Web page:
RUBEN K. DAGDA, Ph.D.
Ph.D., University of Iowa, 2006
Location: Manville 19A
Tel: (775) 784-4121
Fax: (775) 784-1620
Persistent dephosphorylation mediated by mitochondrial localized protein phosphatase 2A accelerates neurodegeneration, fragments mitochondria and impairs mitochondrial function. On the other hand, mitochondrial serine/threonine kinases, PTEN induced kinase 1 (PINK1) and mitochondrial PKA confer neuroprotection and regulate overlapping mitochondrial functions including mitochondrial morphology and bioenergetics.
Neurons rely on functionally efficient mitochondria to power critical neuronal functions. Given that impaired mitochondrial turnover and dysfunction underlie the etiology of many neurodegenerative diseases, understanding how reversible phosphorylation at the mitochondria regulates mitochondrial function and turnover will lay the basic groundwork for developing future “mitoprotective” therapies for reversing mitochondrial dysfunction and neurodegeneration. We have previously found that PINK1 and mitochondrial PKA converge at the outer mitochondrial membrane to regulate mitochondrial function and survival.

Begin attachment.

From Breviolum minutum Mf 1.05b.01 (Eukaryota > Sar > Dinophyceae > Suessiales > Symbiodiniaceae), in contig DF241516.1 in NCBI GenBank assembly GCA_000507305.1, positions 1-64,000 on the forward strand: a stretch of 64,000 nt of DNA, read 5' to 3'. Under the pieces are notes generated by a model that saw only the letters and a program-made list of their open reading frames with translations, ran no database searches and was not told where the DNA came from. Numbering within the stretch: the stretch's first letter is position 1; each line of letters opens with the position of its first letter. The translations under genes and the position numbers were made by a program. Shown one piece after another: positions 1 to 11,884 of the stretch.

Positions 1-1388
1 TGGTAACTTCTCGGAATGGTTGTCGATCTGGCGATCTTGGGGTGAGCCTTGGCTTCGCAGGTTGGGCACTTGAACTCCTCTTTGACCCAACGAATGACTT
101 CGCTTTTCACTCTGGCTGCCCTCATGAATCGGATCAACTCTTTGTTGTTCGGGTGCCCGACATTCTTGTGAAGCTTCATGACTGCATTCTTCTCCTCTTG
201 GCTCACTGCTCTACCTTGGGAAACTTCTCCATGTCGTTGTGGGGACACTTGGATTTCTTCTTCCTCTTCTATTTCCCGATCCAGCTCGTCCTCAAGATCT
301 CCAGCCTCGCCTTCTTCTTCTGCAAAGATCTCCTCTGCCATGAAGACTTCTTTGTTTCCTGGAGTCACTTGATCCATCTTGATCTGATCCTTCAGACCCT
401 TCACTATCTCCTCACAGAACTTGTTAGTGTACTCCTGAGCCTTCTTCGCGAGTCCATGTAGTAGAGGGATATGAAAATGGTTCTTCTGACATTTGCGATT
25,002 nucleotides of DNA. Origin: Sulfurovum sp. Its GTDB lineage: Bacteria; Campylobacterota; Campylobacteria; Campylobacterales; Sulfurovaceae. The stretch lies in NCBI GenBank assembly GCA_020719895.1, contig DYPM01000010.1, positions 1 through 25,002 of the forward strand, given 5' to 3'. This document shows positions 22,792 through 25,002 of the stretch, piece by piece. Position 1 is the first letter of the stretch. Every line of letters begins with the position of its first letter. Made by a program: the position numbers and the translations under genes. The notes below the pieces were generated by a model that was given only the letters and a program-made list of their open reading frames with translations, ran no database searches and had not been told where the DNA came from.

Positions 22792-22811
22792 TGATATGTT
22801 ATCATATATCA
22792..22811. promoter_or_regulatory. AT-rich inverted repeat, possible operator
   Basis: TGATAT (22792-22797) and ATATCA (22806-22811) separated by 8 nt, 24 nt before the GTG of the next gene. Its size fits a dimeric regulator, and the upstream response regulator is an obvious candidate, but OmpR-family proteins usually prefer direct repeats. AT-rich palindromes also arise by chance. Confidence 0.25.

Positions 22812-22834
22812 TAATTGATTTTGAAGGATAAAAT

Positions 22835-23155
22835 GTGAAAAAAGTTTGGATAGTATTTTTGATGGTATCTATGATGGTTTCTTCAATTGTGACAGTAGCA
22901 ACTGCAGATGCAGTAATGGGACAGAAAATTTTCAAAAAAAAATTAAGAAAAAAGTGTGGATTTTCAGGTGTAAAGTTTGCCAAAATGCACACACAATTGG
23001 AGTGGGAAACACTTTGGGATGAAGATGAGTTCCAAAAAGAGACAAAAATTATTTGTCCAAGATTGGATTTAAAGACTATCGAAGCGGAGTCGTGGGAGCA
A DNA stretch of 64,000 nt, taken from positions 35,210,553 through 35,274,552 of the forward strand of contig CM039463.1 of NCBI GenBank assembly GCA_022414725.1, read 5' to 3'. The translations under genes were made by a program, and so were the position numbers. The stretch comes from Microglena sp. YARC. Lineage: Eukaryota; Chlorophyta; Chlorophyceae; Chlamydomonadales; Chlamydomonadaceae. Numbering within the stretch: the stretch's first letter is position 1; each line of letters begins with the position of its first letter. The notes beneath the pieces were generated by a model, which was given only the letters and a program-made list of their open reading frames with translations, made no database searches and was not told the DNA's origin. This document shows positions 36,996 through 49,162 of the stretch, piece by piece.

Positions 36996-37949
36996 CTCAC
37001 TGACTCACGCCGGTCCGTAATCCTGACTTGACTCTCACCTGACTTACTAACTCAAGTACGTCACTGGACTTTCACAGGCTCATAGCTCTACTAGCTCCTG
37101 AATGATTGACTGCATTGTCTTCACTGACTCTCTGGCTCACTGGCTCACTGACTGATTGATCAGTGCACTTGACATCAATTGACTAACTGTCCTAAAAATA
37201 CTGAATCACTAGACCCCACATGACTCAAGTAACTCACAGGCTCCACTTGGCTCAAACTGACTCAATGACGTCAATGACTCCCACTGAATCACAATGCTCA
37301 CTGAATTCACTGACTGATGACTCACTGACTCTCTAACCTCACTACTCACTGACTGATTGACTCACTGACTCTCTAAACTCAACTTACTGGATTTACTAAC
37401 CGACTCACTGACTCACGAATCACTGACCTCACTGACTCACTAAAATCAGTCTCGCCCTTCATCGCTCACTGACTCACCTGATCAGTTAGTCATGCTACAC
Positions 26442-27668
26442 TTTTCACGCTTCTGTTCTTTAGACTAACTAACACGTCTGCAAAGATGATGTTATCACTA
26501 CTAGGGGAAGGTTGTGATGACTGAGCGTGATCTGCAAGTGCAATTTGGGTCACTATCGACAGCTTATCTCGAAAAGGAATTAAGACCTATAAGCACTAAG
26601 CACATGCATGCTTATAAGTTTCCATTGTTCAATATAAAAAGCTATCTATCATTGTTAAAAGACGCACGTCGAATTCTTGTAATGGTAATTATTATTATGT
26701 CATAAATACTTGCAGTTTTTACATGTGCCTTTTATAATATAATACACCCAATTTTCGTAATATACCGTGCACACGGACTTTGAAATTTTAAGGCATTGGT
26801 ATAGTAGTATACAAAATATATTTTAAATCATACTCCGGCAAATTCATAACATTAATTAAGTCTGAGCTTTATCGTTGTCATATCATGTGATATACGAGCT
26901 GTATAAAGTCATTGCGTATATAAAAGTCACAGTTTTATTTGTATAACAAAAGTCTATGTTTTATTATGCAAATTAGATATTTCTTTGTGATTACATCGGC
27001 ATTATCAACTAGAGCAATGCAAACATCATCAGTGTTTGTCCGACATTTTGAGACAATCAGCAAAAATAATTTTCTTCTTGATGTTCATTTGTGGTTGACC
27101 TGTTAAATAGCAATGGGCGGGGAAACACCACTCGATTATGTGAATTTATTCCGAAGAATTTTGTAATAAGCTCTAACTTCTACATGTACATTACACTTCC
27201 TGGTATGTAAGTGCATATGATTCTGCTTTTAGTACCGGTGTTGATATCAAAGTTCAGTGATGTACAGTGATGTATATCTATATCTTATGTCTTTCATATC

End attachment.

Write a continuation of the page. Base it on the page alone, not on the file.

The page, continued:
We are examining how mitochondrial PKA and PINK1 interact at the mitochondria to modulate mitochondrial function, calcium signaling, and survival.
A second area of interest employing proteomics and biochemical approaches in neurons is to determine how mitochondrial turnover (mitophagy) is regulated by mitochondrial PKA and phosphatases by reversibly phosphorylating specific components of the “mitophagosome” complex. A final goal of this project is to synthesize functionalized nanoreagents that can activate prosurvival signaling pathways at the mitochondria as an alternative therapy for reversing mitochondrial pathology induced by neurodegenerative diseases and by normal brain aging.
View the publications of Dr. Dagda on PubMed